Kayoko Mitsumatsu: Yeah. So the best way is just to go to yoga gifts back.org. Yeah. And as of this Friday, we are launching this new 1 million new campaign so people can join from right now. You can join too. But uh, yeah, just go to a website or just join our Facebook or Instagram. We tried to update as much as possible all the time with a global news and uh, from India also.
Janet Beckers: Right. Fantastic. So they will also put those links to there on the page, the, with the, uh, the podcast page. Yes. So that can keep on finding them. And um, and so especially if you’re into yoga and I know so many of the people listening to this will be into yoga. This is a beautiful community for you to be part of. You know, how special for you to be part of this, you know, this mission of the 1 million yogis and really giving back in a way that just, you know, this is your tribe basically. So it’s nice to be part of that tribe. Um, so I thank you so much. Um, Koa for number one. You know, just really sharing such a fantastic story and thank you for making such a difference to people who really need us, like you making a big impact and um, and for being so open about, you know, your journey with their own, what’s worked is, is there any last messages that you’d like to leave? Anything that, um, that you’d like to reinforce that we’ve been talking about?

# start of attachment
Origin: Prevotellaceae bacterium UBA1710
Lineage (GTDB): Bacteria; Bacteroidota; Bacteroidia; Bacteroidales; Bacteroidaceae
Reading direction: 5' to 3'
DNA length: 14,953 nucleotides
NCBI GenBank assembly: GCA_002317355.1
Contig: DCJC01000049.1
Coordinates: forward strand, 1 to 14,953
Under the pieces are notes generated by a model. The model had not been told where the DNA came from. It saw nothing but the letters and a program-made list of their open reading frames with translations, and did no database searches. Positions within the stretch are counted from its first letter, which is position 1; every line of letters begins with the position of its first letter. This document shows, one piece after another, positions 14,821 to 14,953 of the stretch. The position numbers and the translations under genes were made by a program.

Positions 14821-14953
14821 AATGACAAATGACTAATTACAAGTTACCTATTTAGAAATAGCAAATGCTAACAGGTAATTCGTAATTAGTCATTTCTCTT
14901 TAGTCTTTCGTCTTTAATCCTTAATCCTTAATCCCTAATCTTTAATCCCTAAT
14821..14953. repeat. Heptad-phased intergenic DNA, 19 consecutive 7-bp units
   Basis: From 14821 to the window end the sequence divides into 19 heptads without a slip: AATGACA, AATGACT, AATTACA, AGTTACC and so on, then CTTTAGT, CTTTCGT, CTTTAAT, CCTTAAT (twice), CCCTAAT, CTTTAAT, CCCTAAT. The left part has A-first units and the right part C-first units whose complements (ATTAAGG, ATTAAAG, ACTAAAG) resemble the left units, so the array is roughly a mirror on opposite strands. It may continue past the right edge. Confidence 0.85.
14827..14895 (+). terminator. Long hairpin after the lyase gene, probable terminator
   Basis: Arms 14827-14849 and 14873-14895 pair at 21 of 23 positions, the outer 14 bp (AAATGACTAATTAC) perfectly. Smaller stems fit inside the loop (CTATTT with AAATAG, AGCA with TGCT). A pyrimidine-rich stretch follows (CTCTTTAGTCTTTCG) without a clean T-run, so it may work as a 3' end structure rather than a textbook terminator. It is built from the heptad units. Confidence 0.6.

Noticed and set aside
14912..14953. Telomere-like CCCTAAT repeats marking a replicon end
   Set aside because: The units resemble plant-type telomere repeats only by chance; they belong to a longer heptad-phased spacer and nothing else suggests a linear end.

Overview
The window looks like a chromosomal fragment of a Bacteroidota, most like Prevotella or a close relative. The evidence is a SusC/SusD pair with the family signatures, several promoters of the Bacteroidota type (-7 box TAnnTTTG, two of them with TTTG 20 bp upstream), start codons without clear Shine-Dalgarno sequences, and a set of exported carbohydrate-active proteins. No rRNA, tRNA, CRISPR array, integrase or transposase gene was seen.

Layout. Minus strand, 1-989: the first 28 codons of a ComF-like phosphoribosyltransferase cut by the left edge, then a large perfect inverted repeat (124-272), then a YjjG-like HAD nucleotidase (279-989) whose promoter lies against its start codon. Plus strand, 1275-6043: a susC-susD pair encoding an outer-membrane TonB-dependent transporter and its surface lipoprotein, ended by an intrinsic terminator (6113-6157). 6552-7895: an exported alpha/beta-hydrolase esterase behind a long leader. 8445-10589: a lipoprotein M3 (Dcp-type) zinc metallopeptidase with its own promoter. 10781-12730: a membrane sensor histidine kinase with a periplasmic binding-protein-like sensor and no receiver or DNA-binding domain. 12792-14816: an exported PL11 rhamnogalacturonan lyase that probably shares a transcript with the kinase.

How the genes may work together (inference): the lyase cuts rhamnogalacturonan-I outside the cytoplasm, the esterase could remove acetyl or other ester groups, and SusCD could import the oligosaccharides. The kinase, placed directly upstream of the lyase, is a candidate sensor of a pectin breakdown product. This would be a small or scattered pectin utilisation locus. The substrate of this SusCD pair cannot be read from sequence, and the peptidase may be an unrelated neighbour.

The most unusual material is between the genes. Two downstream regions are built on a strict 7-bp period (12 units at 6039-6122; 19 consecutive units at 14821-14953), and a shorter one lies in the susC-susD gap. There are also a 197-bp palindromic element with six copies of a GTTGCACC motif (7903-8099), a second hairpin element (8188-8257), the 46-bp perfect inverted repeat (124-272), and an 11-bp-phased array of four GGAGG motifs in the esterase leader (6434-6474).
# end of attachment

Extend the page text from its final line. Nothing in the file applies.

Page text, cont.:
Kayoko Mitsumatsu: No, I think Janet, you really summarize everything so well. I’m very impressed. Yeah. If anything I have just learned, I share this with my husband will always let, um, passion and persistence. That’s it. You know, like there are a lot of wisdom everywhere and you get, you know, like you read, Oh you get some advice from different angles, but if you just continue, keep your passion, yeah, you’re persistent. Stopped. Do you know what like I still want to do much more, but comparing to like five years ago, some things like asking donations for like just Freebie in kind like snack bars or something for events that has become easier, right? It should be. You have to paint and please give us and you know, so thanksgiving easier eventually.